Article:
18 November 2011–26 January 2011
Hyde Park Picture House
Brudenell Road, Leeds, LS6 1JD
9 Intervals is a new multi-episode digital film work by Aurélien Froment, commissioned and produced by visual arts organisation Pavilion. The film addresses the relationship between design and body, constitution and perception. It features osteopath David Annett, yoga instructor Nichi Green, Will Holder as a reader, film enthusiast Keith Withall, workers in KM furniture factory and designer Michael Marriott’s selection of chairs. The work stands between genres and is encyclopaedic in content, parodic in tone and minimalist in form. It takes the seated position of the cinema viewer as its starting point.
9 Intervals will show daily at the Hyde Park Picture House for three months. Each week a new episode will appear between the trailers prior to selected feature films.
An ongoing screening schedule is available at www.pavilion.org.uk
Tickets can be purchased at www.hydeparkpicturehouse.co.uk, the Hyde Park Picture House box office or through Pavilion.
Special event: All 9 Intervals
8 December, 6–8 pm
Hyde Park Picture House
An opportunity to see all 9 Intervals within the frame of a single screening.
Aurélien Froment was born in 1976 in Angers. He lives in Dublin. His work considers specific objects from different perspectives to unpack the way in which meaning is formulated through cultural history and collective memory. Froment works in various media including video, photography and installation. Recent solo exhibitions have included The Exhibition Formerly Known As Passengers, Wattis Institute (San Francisco) and Froebel Suite, Gasworks (London) in 2009; Une Exposition comme les autres (A Show like Any Other), Credac (Ivry-sur-Seine), and Paysage, marine, scène de genre, Musée départemental de Rochechouart in 2011. Froment is represented by Marcelle Alix (Paris) and Motive Gallery (Amsterdam).
9 Intervals was commissioned and produced by Pavilion with support from The Arts Council of Ireland; Arts Council England; Leeds City Council; Fluxus, Franco-British Fund for Contemporary Art; Institut français; LUX; Independent Cinema Office; The Elephant Trust; Centre d’art contemporain d’Ivry – Le Crédac; Dommering Foundation; and Mint Hotel Leeds.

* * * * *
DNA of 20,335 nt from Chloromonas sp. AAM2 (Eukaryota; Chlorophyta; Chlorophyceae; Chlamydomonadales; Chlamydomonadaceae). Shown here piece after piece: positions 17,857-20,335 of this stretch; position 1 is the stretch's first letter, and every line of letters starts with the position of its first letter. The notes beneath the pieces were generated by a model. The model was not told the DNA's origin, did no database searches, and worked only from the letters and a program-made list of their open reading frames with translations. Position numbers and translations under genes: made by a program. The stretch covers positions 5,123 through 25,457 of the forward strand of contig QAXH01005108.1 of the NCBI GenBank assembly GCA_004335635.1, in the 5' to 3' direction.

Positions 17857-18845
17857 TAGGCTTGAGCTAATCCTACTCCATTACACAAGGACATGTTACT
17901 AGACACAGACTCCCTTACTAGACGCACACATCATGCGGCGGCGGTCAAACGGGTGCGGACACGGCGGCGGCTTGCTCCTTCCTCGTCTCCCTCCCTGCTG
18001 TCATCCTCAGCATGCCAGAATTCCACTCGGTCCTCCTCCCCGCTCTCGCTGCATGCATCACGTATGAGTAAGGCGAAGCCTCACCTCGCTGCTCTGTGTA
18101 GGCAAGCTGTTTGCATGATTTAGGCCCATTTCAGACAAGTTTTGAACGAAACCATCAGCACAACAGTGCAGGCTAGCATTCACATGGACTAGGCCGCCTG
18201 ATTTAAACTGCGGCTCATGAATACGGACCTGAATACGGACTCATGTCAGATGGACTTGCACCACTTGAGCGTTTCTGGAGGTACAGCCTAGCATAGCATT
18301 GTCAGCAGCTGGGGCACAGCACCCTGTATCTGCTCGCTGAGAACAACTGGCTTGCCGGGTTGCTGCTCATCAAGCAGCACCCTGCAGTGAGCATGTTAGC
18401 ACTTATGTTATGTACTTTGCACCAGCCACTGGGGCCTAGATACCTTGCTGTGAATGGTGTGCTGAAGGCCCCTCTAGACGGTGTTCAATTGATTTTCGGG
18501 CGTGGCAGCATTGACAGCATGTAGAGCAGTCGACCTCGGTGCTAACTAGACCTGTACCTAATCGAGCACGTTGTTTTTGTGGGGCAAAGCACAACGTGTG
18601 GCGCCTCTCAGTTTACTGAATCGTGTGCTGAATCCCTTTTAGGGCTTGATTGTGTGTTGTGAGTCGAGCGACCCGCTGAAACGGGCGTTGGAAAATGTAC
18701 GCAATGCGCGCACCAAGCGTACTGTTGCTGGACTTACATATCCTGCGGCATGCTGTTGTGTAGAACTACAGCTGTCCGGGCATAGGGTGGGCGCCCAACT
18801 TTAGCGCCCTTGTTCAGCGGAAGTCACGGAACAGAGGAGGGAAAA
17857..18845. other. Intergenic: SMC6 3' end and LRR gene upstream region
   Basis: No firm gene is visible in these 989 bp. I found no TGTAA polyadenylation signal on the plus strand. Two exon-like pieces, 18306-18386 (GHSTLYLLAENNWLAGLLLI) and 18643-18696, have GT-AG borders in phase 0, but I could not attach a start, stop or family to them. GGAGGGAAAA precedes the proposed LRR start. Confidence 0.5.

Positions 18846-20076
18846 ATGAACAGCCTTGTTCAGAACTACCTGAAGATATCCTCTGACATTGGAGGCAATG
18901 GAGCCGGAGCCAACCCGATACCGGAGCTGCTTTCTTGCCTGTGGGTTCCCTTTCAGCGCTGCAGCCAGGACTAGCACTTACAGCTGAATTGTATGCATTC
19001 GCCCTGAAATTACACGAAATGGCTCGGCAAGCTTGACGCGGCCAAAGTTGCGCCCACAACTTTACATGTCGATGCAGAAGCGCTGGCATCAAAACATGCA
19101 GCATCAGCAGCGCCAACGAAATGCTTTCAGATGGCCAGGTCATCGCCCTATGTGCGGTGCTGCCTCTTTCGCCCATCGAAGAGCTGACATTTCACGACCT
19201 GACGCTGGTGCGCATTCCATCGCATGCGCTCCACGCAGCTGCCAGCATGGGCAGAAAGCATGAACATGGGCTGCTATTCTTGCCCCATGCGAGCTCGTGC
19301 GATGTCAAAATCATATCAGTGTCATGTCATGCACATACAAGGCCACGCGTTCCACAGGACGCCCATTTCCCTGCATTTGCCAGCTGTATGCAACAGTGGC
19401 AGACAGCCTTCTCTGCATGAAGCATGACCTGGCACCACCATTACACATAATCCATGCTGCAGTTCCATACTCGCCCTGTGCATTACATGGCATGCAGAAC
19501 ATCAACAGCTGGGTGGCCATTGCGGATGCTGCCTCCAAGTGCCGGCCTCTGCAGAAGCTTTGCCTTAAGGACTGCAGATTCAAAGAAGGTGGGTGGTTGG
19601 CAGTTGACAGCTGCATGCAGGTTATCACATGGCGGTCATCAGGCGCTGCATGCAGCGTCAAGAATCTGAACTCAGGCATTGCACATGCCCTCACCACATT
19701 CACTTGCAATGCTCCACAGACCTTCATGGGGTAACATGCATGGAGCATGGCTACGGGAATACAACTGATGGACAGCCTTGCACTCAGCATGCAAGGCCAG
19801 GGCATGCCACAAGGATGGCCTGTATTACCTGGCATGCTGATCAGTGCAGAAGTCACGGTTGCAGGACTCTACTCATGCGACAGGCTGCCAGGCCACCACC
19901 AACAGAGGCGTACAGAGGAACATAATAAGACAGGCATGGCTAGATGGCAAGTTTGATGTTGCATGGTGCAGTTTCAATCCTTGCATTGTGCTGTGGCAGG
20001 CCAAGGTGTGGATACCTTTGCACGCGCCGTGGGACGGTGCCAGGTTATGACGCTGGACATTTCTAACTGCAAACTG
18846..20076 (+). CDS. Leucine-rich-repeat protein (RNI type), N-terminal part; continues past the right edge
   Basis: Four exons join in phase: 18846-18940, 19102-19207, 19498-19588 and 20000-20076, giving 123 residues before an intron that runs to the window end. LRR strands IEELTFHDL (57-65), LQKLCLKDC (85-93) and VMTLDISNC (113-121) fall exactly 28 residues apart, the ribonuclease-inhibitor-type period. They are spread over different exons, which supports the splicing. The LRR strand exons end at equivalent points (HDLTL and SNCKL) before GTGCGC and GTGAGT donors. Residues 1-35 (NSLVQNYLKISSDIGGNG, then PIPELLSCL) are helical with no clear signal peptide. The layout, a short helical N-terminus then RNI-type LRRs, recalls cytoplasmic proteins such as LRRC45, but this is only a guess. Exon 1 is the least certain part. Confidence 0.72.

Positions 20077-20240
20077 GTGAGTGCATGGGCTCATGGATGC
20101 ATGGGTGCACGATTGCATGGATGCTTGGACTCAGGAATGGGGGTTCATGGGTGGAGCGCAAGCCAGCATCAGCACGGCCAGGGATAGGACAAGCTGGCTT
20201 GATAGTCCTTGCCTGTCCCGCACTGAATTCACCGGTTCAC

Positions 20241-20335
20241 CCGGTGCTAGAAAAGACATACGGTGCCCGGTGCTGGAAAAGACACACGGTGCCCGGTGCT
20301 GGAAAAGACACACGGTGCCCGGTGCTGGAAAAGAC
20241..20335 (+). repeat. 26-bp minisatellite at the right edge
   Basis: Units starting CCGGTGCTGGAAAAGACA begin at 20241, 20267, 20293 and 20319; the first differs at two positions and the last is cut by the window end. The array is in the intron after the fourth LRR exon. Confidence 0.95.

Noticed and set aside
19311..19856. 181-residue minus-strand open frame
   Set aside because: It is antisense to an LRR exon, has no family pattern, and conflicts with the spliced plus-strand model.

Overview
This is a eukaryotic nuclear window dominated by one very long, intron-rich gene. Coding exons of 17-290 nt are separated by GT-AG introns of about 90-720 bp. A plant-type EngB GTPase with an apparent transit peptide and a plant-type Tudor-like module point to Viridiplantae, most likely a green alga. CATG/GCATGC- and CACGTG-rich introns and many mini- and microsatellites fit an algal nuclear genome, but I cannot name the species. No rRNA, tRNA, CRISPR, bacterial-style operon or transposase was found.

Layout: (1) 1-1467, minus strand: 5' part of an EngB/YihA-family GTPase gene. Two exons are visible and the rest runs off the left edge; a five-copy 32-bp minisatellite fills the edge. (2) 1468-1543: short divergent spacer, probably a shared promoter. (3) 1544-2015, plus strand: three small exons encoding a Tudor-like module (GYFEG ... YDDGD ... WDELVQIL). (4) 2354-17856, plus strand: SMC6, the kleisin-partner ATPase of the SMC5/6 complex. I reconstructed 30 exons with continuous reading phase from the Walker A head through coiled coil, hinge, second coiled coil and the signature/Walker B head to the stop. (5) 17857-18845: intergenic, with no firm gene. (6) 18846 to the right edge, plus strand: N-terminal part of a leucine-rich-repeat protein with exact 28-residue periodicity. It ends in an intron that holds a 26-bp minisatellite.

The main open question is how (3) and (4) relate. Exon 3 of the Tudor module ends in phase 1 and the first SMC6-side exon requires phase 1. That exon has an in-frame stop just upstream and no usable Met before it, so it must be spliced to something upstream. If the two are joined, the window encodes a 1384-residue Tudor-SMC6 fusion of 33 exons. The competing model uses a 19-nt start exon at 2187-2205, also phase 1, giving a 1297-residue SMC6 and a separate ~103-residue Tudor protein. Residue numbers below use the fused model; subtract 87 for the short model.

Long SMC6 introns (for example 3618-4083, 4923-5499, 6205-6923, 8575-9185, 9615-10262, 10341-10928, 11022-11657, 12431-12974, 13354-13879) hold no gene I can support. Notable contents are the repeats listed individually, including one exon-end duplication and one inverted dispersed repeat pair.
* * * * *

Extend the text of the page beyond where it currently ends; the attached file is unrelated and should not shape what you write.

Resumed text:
Lucy Skaer Film for an Abandoned Projector
Until 15 December 2011
Lyric Picture House
113-115 Tong Road, Armley, LS12 1QJ
In the darkness of the derelict Lyric Picture House in the Armley area of Leeds, the cinema’s old Kalee projector plays a new 35mm film. Specific to its place, Skaer’s sculptural film work is the imagined subconscious of the projector itself. Through repeated screenings, the film slowly bears witness to its own presentation through scratches and marks that visibly scar and efface the surface of the image. At the end of the project the cinema will once again be dormant.
In Film For An Abandoned Projector Lucy Skaer further explores her interest in the relationship between sculpture and film; between the machine and the resulting psychological space created by it. Skaer was inspired to develop the project when she learned that Leeds was the primary producer of cinema projection equipment in the mid twentieth century. Through its neglect, this precision optical instrument has slipped from the mainstream to become marginal, allowing different images and agendas to inhabit this usually commercial format.
With Skaer’s work, which looks on from another realm, the site of art’s figuring appears as a strange illegible language: one that chatters or spins away to itself in abstract.
Public screenings take place every Thursday to 15th December, 6–8 pm and by appointment.
Lucy Skaer works in sculpture, film, video and installation. Her work explores the relationship between viewer and image, altering normal processes of interpretation. Skaer studied at the Glasgow School of Art from 1993 to 1997, she currently lives and works in New York. Solo exhibitions have included the Fruitmarket Gallery (Edinburgh) and the Chisenhale Gallery (London) both in 2008, and the Kunsthalle (Basel) in 2009. In April 2009, she was shortlisted for the Turner Prize for the sculptures Black Alphabet and Leviathan Edge She will exhibit at the Sculpture Center (New York) in 2012.
Film for an abandoned projector was commissioned and produced by Pavilion with support from Arts Council England; Apostles of Muchinjiko Chishanu; Avtar Properties; Hamilton Corporate Finance Ltd; Leeds Art Gallery; Leeds City Council; and Mint Hotel Leeds.
Pavilion is a commissioning organisation that collaborates with artists to research, realise and present new work. The commissioning process is a unique, distinctive and dialogical one that draws on a particular local context as well as working with discourses of art and radical politics.